Yang Zhu, Mozi and the Criticisms of Mencius
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The paper discusses how the day of Mencius was one of turbulence that made many push away from Confucian thought, aware that the day of sage-rulers was over. The paper describes how corruption and violence made the refomist ideas of Yang Zhu's individualism and Mozi's love of all humanity appealing. The paper shows, however, how Mencius criticized both, believing that Confucianism held the answers for precisely such a time of disorder.
From the Paper:"The reformers Yang Zhu and Mozi emerged from a period of social decay in China, the day of the sage emperors over and the country featuring many contesting feudal lords, the scholarly class falling into decadence, its members often quite idle. Under such circumstances people were not likely to see the philosophy of Confucius as very relevant and numbers came to be influenced by Yang Zhu and Mozi who offered strong departures from what had gone before. Mencius, however, held true to the teachings of Confucius that he seemed to see as a kind of rudder whatever the unwanted events in..."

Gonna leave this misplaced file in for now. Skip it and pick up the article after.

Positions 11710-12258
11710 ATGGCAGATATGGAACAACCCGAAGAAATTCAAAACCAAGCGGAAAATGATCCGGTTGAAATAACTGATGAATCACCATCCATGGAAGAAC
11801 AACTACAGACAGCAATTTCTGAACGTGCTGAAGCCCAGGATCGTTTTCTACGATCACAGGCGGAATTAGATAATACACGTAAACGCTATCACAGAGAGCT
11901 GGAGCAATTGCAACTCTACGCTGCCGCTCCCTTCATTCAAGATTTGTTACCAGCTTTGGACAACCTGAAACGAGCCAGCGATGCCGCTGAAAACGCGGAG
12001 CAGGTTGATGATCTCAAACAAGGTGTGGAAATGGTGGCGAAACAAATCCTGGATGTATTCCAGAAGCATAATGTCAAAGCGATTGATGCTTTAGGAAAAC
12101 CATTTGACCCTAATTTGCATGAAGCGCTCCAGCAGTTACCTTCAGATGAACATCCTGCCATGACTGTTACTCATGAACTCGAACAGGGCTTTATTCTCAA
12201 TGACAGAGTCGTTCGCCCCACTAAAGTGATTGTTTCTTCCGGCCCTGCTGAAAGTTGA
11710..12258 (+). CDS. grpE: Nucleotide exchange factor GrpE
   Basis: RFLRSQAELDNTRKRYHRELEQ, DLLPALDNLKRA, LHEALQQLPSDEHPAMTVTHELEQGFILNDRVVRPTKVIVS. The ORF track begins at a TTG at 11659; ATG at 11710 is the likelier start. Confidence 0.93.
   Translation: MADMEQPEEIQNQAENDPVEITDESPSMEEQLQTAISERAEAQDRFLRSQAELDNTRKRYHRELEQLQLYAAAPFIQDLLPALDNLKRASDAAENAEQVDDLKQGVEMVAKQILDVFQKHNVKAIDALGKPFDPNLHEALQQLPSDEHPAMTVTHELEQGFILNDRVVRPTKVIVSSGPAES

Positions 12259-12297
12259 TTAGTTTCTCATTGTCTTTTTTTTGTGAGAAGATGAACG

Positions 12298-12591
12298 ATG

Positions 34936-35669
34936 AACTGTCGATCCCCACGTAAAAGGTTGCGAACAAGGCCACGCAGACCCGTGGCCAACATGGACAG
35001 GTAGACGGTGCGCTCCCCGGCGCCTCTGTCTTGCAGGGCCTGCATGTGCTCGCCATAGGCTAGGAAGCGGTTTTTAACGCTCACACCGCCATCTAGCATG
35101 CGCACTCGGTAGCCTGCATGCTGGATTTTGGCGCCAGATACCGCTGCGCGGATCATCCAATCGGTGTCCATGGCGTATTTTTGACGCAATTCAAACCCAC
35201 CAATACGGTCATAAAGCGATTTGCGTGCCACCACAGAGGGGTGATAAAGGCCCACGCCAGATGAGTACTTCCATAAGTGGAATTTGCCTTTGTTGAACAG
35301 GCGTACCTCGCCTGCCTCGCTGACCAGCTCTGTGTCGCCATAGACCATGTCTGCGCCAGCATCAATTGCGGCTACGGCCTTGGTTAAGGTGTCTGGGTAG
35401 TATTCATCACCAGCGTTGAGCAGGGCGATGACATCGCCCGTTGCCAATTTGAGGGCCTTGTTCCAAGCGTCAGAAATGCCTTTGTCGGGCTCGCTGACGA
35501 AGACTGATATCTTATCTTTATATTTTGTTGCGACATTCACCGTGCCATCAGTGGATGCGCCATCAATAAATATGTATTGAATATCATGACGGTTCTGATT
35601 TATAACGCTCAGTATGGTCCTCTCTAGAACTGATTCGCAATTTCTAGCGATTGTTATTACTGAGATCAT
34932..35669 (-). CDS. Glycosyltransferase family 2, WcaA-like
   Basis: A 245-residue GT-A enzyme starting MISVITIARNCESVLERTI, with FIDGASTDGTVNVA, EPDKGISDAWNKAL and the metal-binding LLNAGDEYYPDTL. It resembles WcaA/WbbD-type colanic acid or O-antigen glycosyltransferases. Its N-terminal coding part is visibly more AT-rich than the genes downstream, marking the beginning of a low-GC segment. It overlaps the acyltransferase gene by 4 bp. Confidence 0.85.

Cite this Term Paper:
Yang Zhu, Mozi and the Criticisms of Mencius (2007, December 01) Retrieved August 17, 2019, from https://www.academon.com/term-paper/yang-zhu-mozi-and-the-criticisms-of-mencius-134921/
"Yang Zhu, Mozi and the Criticisms of Mencius" 01 December 2007. Web. 17 August. 2019. <https://www.academon.com/term-paper/yang-zhu-mozi-and-the-criticisms-of-mencius-134921/>